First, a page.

Researchers Find Less Amount of Water on Three Earth-Like Planets
Three Jupiter-sized exoplanets have been found to have only one-tenth to one one-thousandth of water than previously thought. Results of the study have disappointed researchers because they were considering these planets to have enough water to support life, but after using NASA's Hubble Space Telescope, they found the planets nearly dry.
HD 189733b, HD 209458b, and WASP-12b are the three planets in question and they are located between 60 and 900 light-years away from Earth. Since they have high temperature and orbit stars like our Sun, scientists were of very strong belief that they are ideal candidates for detecting water vapor in their atmospheres.
"It basically opens a whole can of worms in planet formation. We expected all these planets to have lots of water in them. We have to revisit planet formation and migration models of giant planets, especially 'hot Jupiters' and investigate how they're formed", said Nikku Madhusudhan of the Institute of Astronomy at the University of Cambridge, England.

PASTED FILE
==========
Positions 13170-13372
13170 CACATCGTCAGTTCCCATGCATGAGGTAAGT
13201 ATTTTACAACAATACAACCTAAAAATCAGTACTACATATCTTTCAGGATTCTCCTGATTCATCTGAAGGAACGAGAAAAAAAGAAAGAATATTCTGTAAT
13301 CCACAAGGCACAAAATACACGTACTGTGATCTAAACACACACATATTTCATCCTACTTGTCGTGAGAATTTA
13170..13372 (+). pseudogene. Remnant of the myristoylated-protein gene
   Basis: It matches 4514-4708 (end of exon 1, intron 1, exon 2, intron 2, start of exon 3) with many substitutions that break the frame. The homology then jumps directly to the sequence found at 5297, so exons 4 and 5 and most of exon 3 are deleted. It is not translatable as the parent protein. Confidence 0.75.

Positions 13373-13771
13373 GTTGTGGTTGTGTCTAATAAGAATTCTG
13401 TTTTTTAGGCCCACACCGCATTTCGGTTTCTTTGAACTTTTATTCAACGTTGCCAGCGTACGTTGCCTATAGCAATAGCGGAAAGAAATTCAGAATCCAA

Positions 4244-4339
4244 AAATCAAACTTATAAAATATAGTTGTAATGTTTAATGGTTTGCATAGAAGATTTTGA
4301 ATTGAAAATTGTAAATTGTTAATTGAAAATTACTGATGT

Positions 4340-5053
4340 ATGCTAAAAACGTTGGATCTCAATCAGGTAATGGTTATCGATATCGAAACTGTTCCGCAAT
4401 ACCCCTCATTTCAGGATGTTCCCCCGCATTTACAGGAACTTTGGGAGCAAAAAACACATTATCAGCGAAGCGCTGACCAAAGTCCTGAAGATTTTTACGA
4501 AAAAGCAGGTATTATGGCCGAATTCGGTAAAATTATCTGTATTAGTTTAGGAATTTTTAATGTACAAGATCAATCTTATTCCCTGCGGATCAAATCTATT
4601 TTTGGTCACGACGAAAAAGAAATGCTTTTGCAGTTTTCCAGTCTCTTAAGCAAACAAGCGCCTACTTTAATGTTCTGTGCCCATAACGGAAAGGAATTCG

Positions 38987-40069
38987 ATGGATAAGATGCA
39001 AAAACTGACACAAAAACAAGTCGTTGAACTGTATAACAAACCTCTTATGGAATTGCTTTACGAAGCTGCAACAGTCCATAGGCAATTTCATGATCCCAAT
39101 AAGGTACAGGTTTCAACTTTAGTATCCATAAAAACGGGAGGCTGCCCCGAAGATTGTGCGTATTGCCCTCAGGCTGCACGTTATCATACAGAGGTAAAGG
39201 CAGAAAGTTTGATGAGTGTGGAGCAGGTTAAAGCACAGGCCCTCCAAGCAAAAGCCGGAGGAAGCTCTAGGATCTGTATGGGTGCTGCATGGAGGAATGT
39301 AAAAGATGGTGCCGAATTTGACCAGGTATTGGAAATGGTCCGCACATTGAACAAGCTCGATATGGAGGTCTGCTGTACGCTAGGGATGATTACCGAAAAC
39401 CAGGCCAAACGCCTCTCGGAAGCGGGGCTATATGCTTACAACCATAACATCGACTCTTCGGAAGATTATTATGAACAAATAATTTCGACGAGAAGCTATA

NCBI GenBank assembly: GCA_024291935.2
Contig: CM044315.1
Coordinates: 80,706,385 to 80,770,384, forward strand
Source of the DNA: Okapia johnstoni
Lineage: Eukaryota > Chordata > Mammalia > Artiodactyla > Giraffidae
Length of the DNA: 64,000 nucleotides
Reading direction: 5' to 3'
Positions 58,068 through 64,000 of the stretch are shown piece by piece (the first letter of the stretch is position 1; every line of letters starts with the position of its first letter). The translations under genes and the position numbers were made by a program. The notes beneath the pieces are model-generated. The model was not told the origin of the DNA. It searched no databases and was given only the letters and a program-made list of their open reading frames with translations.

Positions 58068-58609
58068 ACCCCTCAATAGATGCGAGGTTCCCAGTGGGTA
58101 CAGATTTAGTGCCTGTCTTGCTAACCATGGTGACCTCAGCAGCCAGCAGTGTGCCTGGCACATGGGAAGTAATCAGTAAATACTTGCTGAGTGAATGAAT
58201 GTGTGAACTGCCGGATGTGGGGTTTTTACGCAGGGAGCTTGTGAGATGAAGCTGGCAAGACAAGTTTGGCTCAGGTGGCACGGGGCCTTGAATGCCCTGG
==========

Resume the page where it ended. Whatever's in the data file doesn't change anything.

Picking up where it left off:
Madhusudhan, the study leader, said the study findings have forced them to look once again into exoplanet theory. An exoplanet or extrasolar planet orbits a star, other than our Sun and scientists have discovered 1800 of them as of now.
The Hubble Telescope is very much needed to make such observations, said Nicolas Crouzet of the Dunlap Institute at the University of Toronto and co-author of the study.
The study has helped researchers know that water features can be a lot weaker on exoplanets than what they expect. Madhusudhan concluded that there are so many things to be known about exoplanets in addition to how planets and solar systems form.
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